And that's okay. I just like knowing that there's someone there. If kids today grow up thinking that real Metroid means a first person perspective and a morph ball that becomes more disturbing the more realistic it becomes (How does that work, exactly? Where does she fit? Doesn't she get dizzy?), I'm happy with the gain of a little humanity. Frankly, unless it's done well, I hope they don't feel the need to pump personality into Samus's portrayal, because we all know how bad that can be. But a few little touches here and there go a long way to get me emotionally involved.
While we're discussing shooters: Nanostray on the Nintendo DS is hard core. Shin'en, the developer, has stated that the Normal mode of this game is really the Easy mode renamed. That said, it's still not "easy" by any stretch of the imagination, which is probably why they renamed it. I beat it in a couple of hours on that setting, but it handed me unlimited continues and didn't unlock anything. The medium difficulty mode gives you 5 credits with 5 ships each, and the hard difficulty only hands out 3 ships for each of its 3 credits. You also take more damage at higher difficulties, which means that it ramps up substantially.
I don't understand why there are so few shooters made for portable systems. It seems to me like they're perfectly suited for it. After all, on a console I can't play them for very long--the repetition and the harsh gameplay gets frustrating after a while. But on a handheld, I'm probably not going to be playing for long periods of time anyway. Nanostray, unlike its predecessor Iridion II, does have a battery save, so you can stop at just about any time. And the challenge missions, which include limitations or artificial goals to meet (no smart bombs, 35,000 points, no secondary weapons, etc.) are a good way to jump in, spend a few minutes, and maybe be rewarded with one of the game's unlockable features. Not that I've managed to do so yet, because Nanostray is hard core.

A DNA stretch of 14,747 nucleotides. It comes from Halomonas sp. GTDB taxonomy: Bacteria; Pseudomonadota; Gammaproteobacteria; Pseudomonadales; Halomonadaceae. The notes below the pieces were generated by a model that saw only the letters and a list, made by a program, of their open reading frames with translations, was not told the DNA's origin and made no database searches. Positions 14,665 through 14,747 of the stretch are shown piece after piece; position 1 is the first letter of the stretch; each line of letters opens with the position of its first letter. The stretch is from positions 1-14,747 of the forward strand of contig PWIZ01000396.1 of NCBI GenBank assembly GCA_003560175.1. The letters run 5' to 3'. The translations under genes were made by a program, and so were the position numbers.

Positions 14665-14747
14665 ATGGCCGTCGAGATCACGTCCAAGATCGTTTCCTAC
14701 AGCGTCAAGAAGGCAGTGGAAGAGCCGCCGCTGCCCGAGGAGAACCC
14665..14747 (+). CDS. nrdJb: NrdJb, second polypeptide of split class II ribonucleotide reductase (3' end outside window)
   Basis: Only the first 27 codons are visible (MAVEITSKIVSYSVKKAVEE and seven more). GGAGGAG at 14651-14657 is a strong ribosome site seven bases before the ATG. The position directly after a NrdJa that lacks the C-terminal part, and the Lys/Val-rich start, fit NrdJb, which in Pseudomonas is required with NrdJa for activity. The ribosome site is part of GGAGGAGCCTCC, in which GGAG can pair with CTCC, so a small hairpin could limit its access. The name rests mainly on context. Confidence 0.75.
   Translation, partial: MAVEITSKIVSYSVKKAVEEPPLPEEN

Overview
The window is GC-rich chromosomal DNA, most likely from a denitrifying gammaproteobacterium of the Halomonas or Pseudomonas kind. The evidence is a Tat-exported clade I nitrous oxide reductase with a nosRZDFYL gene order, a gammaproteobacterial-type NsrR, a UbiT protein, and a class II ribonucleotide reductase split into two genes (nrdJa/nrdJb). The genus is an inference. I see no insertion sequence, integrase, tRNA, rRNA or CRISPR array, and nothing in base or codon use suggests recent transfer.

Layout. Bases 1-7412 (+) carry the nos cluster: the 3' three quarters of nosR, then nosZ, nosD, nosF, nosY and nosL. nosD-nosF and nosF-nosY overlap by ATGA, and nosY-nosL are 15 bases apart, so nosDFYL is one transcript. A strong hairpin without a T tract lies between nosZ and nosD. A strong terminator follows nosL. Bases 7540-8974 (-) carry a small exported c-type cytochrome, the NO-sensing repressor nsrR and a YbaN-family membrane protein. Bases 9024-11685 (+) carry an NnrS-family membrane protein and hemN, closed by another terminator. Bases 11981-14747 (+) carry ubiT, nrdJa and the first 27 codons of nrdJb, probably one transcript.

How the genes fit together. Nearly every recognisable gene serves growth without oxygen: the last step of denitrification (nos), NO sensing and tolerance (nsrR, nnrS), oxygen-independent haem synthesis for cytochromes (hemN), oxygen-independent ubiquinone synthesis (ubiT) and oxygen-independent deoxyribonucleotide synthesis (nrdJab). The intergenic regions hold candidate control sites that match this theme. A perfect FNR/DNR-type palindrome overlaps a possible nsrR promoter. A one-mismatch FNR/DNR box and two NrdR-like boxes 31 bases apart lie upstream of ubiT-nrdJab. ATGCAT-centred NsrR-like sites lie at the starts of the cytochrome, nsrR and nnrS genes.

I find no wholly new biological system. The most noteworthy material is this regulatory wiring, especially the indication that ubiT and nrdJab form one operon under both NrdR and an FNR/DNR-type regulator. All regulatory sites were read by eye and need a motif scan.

The perspective isn't completely top down, but it might as well be--the "tilt" is largely an optical illusion and rarely interferes with the gameplay, although it does come into play during a couple of the boss encounters. A more serious problem is the button mapping. There are four non-upgradeable weapon/subweapon combos available at any time during a level, but to switch between them you have to tap the touch screen. I don't necessarily have a problem with that, but to make it work the developers have copied the fire button to the left trigger (normally on A), so you can continue shooting while you change weapon types. That makes my hand cramp up a little sometimes. It would be nice if they'd just included a next weapon function on the Y button, which isn't used. Also, the bottom screen's 2D graphics (radar, health, and super meter) are very pretty, but I'd like them to have been higher contrast so I could see them more clearly in my peripheral vision.
Regardless, these flaws don't make Nanostray a bad game. In fact, it's a pretty good example of the type, and with the current dearth of portable shooters we have to take what we can get. If you can find a copy (several stores won't carry it for some reason), it's well worth the trouble.